Click amount to donate direct to CounterPunch
  • $25
  • $50
  • $100
  • $500
  • $other
  • use PayPal
DOUBLE YOUR DONATION!
We don’t run corporate ads. We don’t shake our readers down for money every month or every quarter like some other sites out there. We provide our site for free to all, but the bandwidth we pay to do so doesn’t come cheap. A generous donor is matching all donations of $100 or more! So please donate now to double your punch!
FacebookTwitterGoogle+RedditEmail

Volkswagen and the Quandary of Hidden Code

Though the media may be inclined to shine a spotlight on Volkswagen and its systemic rigging of emission control systems the public record shows that the practice of secretly modifying technology to enable questionable features is fairly widespread. For example, accessing computers using hidden code is a mainstay of NSA surveillance and they’ve gotten so adept at it that plans have been drawn up to industrialize attacks against millions of machines at a time. And while federal officials and tech CEOs quibble over cryptographic back doors there are spies currently relying on hidden code to break into networks all over the planet.

Documents provided by Edward Snowden reveal classified intelligence operations like BULLRUN and the SIGINT Enabling project, industry-wide campaigns to undermine cyber security by inserting stealthy technical modifications.

Make no mistake, this is evidence that the tech industry hopes you’ll forget. They’re focused on maintaining earnings after being caught collaborating with security services. The execs would much rather frame themselves as our protectors rather than willing participants who subvert their products and conspire with authorities on a first-name basis. Hence there is a degree of theater to the debate playing itself out in the public arena. The media is, to an extent, complicit.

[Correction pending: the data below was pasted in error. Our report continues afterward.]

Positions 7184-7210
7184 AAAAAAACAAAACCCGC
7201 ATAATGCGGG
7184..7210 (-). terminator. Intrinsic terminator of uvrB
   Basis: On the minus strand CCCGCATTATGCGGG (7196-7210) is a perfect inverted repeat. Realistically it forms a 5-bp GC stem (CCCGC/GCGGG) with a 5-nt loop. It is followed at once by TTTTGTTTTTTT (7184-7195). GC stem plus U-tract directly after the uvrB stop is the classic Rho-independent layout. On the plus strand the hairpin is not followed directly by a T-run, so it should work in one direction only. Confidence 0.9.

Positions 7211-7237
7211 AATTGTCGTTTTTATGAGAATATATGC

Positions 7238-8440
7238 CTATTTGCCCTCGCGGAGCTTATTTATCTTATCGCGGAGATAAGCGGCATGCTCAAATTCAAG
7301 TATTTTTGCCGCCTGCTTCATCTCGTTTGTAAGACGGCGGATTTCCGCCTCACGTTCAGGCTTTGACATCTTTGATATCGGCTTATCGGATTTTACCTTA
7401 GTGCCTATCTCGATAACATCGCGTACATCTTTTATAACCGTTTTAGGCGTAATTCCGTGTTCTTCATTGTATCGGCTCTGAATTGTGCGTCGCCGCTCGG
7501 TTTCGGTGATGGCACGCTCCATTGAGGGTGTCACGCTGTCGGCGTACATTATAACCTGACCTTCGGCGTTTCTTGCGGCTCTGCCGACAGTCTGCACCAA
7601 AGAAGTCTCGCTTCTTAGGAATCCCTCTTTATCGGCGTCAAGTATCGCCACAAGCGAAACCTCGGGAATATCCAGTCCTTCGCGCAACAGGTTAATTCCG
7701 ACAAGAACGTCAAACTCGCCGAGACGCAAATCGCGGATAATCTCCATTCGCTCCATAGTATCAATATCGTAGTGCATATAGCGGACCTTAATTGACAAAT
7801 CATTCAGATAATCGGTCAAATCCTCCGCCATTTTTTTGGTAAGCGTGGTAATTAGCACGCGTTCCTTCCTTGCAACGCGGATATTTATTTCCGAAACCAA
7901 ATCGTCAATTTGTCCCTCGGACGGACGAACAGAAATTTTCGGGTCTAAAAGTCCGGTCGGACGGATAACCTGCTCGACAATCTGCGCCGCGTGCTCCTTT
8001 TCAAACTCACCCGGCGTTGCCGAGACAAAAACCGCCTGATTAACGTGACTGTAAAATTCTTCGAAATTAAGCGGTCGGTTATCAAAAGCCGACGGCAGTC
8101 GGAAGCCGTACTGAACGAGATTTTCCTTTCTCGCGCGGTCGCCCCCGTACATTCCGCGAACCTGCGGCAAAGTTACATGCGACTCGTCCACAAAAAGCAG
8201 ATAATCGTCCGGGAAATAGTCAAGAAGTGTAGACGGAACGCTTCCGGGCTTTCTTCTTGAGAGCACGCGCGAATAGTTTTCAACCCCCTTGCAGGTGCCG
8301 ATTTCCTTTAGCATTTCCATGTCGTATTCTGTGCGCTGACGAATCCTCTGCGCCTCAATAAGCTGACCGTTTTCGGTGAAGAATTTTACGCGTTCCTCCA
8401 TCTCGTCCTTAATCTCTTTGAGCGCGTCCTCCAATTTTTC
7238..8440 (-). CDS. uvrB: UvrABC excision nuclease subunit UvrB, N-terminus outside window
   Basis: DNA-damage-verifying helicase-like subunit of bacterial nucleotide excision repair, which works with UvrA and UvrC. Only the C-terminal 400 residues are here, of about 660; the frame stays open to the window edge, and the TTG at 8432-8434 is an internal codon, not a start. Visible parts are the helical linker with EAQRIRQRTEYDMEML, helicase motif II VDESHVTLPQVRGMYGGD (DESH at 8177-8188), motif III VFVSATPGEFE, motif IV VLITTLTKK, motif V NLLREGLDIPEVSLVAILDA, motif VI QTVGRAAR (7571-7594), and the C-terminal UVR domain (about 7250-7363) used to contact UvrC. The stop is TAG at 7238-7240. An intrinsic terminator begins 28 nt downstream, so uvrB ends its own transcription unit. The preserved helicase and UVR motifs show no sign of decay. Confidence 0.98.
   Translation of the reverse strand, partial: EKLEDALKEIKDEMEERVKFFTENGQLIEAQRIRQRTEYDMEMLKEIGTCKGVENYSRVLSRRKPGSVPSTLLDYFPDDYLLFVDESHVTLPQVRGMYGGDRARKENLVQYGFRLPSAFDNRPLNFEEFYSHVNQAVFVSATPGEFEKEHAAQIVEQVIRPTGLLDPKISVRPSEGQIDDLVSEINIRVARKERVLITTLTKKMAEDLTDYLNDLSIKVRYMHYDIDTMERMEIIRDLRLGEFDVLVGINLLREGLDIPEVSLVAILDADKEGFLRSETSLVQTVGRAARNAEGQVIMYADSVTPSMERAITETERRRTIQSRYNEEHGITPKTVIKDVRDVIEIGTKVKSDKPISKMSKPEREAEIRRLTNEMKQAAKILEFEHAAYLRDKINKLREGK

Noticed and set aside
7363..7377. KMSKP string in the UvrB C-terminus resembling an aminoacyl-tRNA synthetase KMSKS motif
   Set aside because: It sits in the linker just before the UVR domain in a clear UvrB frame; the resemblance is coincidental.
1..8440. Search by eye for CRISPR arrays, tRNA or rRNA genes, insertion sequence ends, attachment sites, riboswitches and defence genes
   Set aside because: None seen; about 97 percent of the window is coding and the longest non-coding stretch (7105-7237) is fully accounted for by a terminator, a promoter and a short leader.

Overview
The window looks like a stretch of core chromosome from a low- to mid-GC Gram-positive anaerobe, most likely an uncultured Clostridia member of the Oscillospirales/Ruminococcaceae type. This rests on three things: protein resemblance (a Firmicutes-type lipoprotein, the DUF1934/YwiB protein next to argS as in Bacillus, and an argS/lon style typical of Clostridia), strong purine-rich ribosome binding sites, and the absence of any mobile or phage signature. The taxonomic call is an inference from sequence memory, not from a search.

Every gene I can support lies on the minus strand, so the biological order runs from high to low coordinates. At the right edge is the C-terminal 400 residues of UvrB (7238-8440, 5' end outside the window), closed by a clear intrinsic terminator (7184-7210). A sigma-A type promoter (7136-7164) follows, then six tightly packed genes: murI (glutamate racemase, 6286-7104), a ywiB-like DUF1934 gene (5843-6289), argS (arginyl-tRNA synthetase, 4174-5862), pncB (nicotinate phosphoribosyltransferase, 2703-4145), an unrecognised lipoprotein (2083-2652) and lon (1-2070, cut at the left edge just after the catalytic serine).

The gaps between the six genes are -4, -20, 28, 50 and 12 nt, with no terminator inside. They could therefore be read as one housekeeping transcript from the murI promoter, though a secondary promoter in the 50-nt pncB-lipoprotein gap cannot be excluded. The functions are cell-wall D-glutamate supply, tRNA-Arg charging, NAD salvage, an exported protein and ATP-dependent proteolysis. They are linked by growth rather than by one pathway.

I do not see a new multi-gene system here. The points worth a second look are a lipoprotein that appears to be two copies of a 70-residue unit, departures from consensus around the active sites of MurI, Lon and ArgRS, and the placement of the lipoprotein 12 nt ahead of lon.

Tech CEOs may complain vocally to President Xi about the prospect of installing back doors in products destined for markets in China. But, honestly, can you blame Chinese leaders for wanting the same sort of benefits that tech companies have already provided to U.S. spies? The sheer size of the market in China may lead the Silicon Valley crowd to comply. Just ask Boeing, it recently signed a deal to sell 300 aircraft to China for $38 billion.

Rest assured that there is a way forward. Hidden code thrives in the dark. This means that transparency and sunlight are appropriate remedies. Specifically, commercial products should be open source so that anyone can inspect them. As Columbia law professor Eben Moglen astutely observed, “If Volkswagen knew that every customer who buys a vehicle would have a right to read the source code of all the software in the vehicle, they would never even consider the cheat, because the certainty of getting caught would terrify them.”

In addition government subversion programs that implement hidden code need to be outlawed. The tech industry —itself a direct descendent of the defense sector— cannot, or rather will not, fight this battle on its own. The covert arm of U.S. intelligence has a long and storied history of toppling foreign regimes. It doesn’t matter how much ruckus Apple’s CEO makes in public. Do you honestly think Tim Cook could resist this kind of pressure any more than Costas Tsalikidis or Salvador Allende? There are subtle and inexorable currents running under the surface of the body politic. They’re driven by forces much bigger than any one company. Look further and pathways to the American Deep State will emerge.

But even these measures aren’t sufficient. Secret components can masquerade as accidental bugs which are plausibly deniable. For example, it’s been documented that Microsoft had a clandestine arrangement to provide the NSA with early information on zero-day vulnerabilities. Therefore the executives of Silicon Valley need to be held liable for shoddy implementation so that companies have incentives to treat bugs as the catastrophes that they are rather than as a negative externality. Formally verified code, mathematically proven to be free of defects, is an emerging reality.